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SA Orthopaedic Journal

On-line version ISSN 2309-8309
Print version ISSN 1681-150X

SA orthop. j. vol.17 n.4 Centurion Oct./Dec. 2018 



Osteoid osteoma of the hallux: a case report and review of the literature



Ferrao PNFI; Saragas NPII; Strydom AIII; Tladi MIV

IMBChB(Pret); FCS (SA) Ortho; The Orthopaedic Foot and Ankle Unit, Netcare Linksfield Hospital, Johannesburg; Consultant, Department of Orthopaedic Surgery, University of the Witwatersrand, Johannesburg, South Africa
IIMBBCh(Wits); FCS (SA) Ortho; MMed(OrthoSurg)(Wits); The Orthopaedic Foot and Ankle Unit, Netcare Linksfield Hospital, Johannesburg; Professor, Department of Orthopaedic Surgery, University of the Witwatersrand, Johannesburg, South Africa
IIIMBBCh(Wits); FCOrth(SA); MMed(OrthoSurg)(Wits); The Orthopaedic Foot and Ankle Unit, Netcare Linksfield Hospital, Johannesburg; Consultant, Department of Orthopaedic Surgery, University of the Witwatersrand, Johannesburg, South Africa
IVMBChB(Limpopo); FCOrth(SA); The Orthopaedic Foot and Ankle Unit, Netcare Linksfield Hospital, Johannesburg; Consultant, Dr George Mukhari Academic Hospital, Sefako Makgatho Health Science University, Ga-Rankuwa, South Africa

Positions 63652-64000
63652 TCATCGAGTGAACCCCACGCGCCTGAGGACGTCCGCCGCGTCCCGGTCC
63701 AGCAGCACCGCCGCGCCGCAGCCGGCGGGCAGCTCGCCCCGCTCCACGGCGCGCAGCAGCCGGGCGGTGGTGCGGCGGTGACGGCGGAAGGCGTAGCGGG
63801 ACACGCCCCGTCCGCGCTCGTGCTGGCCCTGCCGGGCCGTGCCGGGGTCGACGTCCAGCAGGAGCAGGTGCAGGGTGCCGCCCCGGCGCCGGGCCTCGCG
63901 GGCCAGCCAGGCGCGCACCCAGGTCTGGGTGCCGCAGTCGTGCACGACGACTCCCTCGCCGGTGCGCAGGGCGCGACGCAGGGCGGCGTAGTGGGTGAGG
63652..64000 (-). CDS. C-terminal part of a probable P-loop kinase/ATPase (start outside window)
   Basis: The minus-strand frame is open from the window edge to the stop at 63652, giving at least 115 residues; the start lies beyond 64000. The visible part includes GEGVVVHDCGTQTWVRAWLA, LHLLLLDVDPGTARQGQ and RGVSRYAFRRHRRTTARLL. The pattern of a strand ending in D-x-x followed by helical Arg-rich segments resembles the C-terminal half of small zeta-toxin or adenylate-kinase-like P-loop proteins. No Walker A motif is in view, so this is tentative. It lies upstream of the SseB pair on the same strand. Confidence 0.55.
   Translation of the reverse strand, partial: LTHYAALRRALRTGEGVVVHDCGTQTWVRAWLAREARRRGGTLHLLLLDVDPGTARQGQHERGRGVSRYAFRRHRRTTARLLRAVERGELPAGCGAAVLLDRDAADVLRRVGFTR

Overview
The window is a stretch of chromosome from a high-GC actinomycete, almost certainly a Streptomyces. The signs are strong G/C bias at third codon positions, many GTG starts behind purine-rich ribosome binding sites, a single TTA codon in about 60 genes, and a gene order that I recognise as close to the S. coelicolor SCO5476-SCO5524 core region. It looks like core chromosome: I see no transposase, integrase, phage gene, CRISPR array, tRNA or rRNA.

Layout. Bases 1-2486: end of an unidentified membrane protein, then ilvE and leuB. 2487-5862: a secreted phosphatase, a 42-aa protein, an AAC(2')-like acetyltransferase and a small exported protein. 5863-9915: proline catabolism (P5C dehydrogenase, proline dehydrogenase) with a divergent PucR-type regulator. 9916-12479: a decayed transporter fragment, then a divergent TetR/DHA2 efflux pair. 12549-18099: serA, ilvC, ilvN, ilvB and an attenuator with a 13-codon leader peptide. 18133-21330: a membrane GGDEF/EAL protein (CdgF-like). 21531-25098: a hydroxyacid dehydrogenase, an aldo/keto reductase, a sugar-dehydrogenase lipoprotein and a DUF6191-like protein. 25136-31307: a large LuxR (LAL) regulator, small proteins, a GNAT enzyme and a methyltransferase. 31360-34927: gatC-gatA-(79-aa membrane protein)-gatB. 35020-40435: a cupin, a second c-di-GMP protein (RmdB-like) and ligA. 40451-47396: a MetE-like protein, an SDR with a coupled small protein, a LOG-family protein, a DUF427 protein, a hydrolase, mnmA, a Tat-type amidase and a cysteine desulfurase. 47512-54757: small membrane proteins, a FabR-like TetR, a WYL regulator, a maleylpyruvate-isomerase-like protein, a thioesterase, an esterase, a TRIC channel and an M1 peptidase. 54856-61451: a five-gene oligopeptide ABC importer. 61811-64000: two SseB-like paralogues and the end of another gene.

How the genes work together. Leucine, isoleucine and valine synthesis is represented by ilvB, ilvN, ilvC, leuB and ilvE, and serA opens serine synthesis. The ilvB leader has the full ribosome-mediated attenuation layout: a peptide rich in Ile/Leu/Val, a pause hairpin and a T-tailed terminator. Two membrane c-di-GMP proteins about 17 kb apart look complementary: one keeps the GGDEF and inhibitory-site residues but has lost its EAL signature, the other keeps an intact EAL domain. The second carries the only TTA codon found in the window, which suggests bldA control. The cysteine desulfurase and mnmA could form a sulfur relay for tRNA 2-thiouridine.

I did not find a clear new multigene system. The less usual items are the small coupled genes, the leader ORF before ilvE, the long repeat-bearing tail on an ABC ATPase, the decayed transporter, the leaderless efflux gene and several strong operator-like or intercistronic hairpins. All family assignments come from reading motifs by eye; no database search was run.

Osteoid osteoma (OO) of the phalanges of the foot is a rare occurrence, making it a diagnostic dilemma. Classically OO presents with localised pain, which is worse at night. This pain is often relieved by the use of nonsteroidal anti-inflammatory drugs (NSAID). In the foot however it does not exhibit the classic radiological picture. This makes it difficult to distinguish from a more common diagnosis
like infection and inflammation. This diagnosis should be considered in patients with no obvious cause for chronic night foot pain. We present a case of a child with osteoid osteoma of the hallux.
Level of evidence: Level 5.

Key words: osteoid osteoma, hallux, foot, tumour, night pain




Osteoid osteoma (OO) was first described by Jaffe in 1935.1 It is an uncommon osteoblastic lesion of the bone that accounts for about 10% of all benign bone tumours and 5% of all primary bone tumours.2,3 Osteoid osteoma has not been shown to undergo malignant change but can progress into an osteoblastoma, which is defined as an OO larger than 15 mm.4

OO is commonly characterised as having a well-demarcated core (nidus) measuring less than 10 mm in diameter, and a distinctive surrounding zone of reactive bone formation.5 The OO nidus contains vascular osteoid tissue, which may show mineralisation.6 This is not the case, however, when presenting in the foot.

It is not commonly found in the foot, less so in the phalanges of the toes.7 Despite this lesion not being influenced by trauma, when it occurs in children, parents often give a history of a traumatic episode. The radiographic appearance in the foot is also very atypical. This results in delayed or misdiagnosis of the condition.